Photo: Lower Columbia College
Today marks the beginning of the earliest provisions of the new health care reform signed into law by President Obama on March 23. If you’re a little hazy about all of the provisions created by that law, check out 26 quick facts about the changes the health care industry. For now, here’s a look at the new consumer protections that begin today.
No pre-existing condition exclusions for children below the age of 19 - Before today, children who developed or were born with a costly condition could be denied coverage by insurers. In addition to being less likely to receive crucial care for their condition, children in this category are much less likely to receive crucial vaccines and other preventative care.
The new law prohibits companies from denying coverage or services. For example, a company can no longer deny chemotherapy coverage because a child developed cancer before they were covered.
Insurers can no longer rescind coverage arbitrarily – Before today, insurers would routinely revoke coverage retroactively due to illness or unintentional paperwork errors on the part of employers. New regulations prohibit insurers from revoking coverage except in cases of fraud or intentional misrepresentation.
Insurers who want to cancel coverage must give 30 days notice to make time to appeal. There are no exceptions to this policy.
There are no longer any lifetime limits on coverage – Particularly for those who suffer from costly conditions from an early age, lifetime limits have the potential to rescind coverage exactly when a patient is most in need of care. No more, as of today.
Today begins the phase out of annual limits on the amount of care paid for by insurers – As of right now, no plan issued or renewed can set an annual limit below $750,000. This limit will rise to $1.25 million on year from today, and to $2 million two years from now. On January 1, 2014, all annual coverage limits will be prohibited.
Insurers are now required to accept any licensed, available primary care provider – Parents, for example, can choose any pediatrician to be their children’s primary care provider. Also, insurers are barred from requiring referrals for OBGYN care.
No longer can insurers limit you to a restrictive network of facilities, including those used for emergency care – Insurers are now barred from restricting access to emergency care or requiring approval for emergency care access, with the exception of a few plans that are grandfathered in.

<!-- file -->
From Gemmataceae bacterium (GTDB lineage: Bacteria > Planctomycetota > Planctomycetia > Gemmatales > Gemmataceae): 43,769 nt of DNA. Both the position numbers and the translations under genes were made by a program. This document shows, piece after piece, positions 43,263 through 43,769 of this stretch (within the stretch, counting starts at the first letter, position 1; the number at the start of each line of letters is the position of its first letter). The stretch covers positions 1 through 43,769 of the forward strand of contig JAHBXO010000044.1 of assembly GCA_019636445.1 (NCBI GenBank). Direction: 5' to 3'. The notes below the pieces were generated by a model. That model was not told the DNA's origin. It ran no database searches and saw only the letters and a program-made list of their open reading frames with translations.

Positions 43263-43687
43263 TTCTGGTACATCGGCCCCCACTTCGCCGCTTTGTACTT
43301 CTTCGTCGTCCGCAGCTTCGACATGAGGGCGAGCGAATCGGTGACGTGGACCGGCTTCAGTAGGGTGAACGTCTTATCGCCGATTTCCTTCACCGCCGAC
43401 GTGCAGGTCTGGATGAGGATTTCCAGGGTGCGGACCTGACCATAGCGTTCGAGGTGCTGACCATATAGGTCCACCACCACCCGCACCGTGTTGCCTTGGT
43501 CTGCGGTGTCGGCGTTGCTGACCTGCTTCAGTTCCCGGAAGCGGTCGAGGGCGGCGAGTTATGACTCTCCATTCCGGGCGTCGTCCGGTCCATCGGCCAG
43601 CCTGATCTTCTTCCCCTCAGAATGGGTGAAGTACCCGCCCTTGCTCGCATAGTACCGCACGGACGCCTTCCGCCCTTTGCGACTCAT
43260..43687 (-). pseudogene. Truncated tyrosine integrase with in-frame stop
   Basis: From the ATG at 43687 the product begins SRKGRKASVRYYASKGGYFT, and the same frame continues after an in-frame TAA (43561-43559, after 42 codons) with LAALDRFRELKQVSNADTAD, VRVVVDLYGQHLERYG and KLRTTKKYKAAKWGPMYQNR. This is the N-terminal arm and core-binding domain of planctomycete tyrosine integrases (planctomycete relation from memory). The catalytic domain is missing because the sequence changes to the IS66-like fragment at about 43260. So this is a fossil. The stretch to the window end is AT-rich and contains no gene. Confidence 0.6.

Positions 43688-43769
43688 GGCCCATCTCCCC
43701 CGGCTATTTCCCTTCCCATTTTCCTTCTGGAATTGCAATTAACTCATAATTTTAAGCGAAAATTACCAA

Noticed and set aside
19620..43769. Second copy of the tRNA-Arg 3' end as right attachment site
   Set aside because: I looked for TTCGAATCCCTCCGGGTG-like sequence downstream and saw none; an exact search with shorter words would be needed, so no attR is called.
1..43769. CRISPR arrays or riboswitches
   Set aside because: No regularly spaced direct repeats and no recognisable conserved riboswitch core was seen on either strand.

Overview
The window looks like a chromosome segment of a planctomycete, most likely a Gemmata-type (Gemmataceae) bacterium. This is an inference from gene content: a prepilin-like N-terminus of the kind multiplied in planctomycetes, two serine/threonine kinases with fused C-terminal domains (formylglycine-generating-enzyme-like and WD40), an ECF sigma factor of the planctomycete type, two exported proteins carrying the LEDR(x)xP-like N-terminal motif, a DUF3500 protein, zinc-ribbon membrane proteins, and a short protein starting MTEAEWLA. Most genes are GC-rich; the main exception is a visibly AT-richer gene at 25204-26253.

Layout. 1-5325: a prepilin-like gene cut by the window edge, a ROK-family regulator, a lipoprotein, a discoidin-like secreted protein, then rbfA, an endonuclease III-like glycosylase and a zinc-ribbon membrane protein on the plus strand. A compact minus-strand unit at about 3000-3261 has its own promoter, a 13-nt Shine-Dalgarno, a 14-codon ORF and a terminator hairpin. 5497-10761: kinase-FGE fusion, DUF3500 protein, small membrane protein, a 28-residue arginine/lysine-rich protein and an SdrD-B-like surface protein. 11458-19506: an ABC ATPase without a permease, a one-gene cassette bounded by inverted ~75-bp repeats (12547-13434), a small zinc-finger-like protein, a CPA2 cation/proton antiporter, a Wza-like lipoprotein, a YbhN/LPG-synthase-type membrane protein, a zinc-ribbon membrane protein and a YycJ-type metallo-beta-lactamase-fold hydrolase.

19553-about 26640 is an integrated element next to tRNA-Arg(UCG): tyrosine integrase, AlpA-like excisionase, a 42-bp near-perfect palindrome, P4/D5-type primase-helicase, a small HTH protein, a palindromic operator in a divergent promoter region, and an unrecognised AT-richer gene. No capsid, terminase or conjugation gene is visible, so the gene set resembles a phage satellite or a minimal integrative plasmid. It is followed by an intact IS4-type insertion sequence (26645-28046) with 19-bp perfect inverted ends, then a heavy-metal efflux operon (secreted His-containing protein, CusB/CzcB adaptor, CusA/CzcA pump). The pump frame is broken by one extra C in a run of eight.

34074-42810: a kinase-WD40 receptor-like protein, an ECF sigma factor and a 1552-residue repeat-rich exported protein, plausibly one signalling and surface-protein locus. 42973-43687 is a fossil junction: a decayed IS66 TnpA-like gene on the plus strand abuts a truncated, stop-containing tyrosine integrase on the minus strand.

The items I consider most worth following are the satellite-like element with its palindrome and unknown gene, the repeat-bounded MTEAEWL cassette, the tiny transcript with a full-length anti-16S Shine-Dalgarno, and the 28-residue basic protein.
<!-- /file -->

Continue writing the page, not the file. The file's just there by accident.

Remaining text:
These changers are likely to effect the cost of health for most Americans in the following four ways:
- Many experts expect a reduction in the “hidden tax” on insured Americans. The reasoning is that in the current system, the uninsured frequently receive emergency care that runs up costs that are never collected. This results in a markup for insured Americans, which should soon see itself reduced.
- By insuring high-risk risk individuals have insurance, fewer children should require expensive, avoidable hospital stays.
- Unexpected high medical costs contributed, in one way or another, to about half of the over half a million personal bankruptcies in the US in 2007. Many of these costs will now be borne by insurers, now that lifetime bans, annual bans, and pre-existing conditions are regulated.
- No longer will families be subject to “job lock” due to worries about losing health care. Now that pre-existing conditions are regulated, a parent needn’t worry about losing their children’s health care coverage when considering a better paying job. Also, with healthier children, parents will be less likely to use sick time to care for their children. That means a more active and vibrant economy.
There you have it, the care and financial benefits coming your way today – a host of regulations that result in fewer limitations on care. Now, you need no longer worry about health care running out or being rescinded when it could most hurt your livelihood.
Published or updated April 5, 2013.